District - United States

United States

There are several types of district in the United States.

A constituency with a representative in Congress is a congressional district. Each state is organized into one or more such districts; the exact number within each state is based on the most recent census. Only voters within each district are allowed to vote in the election for the member of the House of Representatives from that district. Overall, there are 435 congressional districts in the United States; each has roughly 630,000 people, with some variance.

A constituency with a representative in a state legislature is a legislative district; the territory over which a federal court has jurisdiction is a federal judicial district.

The District of Columbia is the only part of the United States, excluding territories, that is not located within any of the fifty states.

The United States also has many types of special-purpose districts with limited powers of local government. School districts are the most common, but other types of districts include community college districts, hospital districts, utility districts, irrigation districts, port districts, and public transit districts. In some parts of the United States, some of these districts are given the name "authority", so that an entity to manage bus service in the western US would be called a "transit district" and in the eastern US the same type of entity is called a "transit authority."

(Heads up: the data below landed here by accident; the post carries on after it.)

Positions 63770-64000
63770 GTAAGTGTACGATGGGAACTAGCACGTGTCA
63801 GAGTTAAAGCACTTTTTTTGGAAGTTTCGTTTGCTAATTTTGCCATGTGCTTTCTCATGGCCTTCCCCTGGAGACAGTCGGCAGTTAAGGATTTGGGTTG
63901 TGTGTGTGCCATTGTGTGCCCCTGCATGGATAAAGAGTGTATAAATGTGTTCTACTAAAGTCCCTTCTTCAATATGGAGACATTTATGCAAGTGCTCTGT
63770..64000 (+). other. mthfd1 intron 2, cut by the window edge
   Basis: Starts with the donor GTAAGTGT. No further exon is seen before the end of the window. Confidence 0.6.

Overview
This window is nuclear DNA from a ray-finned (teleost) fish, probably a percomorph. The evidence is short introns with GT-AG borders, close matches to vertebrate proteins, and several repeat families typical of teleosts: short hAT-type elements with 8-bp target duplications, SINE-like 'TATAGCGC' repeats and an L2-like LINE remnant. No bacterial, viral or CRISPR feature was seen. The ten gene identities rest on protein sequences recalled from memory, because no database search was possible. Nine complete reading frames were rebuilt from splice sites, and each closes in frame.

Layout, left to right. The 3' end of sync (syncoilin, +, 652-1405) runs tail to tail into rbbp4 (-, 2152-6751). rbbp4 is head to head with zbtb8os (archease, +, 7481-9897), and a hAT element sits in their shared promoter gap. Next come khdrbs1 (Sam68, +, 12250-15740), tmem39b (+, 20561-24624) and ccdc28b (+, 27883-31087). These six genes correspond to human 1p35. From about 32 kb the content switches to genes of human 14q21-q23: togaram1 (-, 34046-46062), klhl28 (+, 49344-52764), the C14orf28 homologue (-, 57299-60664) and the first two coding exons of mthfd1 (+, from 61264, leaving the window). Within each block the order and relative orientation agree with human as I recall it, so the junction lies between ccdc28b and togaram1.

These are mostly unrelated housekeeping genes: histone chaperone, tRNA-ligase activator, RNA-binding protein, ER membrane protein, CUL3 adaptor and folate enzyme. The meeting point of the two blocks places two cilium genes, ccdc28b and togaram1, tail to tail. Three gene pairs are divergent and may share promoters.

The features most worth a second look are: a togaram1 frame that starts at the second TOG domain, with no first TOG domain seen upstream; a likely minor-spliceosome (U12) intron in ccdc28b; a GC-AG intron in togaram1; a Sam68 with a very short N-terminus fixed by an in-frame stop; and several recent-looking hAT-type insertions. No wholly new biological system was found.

Many cities in the late 20th century adopted names for non-governmental districts as a way of increasing recognition and identity of these distinct areas and neighborhoods. Perhaps most apparently in Los Angeles, various areas and neighborhoods within the city are specified as districts. For instance, Hollywood is a district of Los Angeles, whereas Beverly Hills and West Hollywood are independent incorporated cities, with their own governments and police departments. This can be confusing, as the difference between districts and neighboring cities is usually not readily apparent, for they all make up the greater Los Angeles area. Typically, districts may or may not be distinguished at the boundary of the district with a "district sign" with the city's insignia; whereas at a city boundary, a city limit sign would usually be placed on the street with the city's name and population, at a minimum, but also often includes its elevation. The important distinction is that areas classified as districts are still part of the parent city and governed by the laws and ordinances of that city.

Various federal, regional and local agencies such as the National Register of Historic Places recognize historic districts.

Prior to the Act of Consolidation in 1854, Philadelphia County, Pennsylvania had some districts acting like cities or towns.

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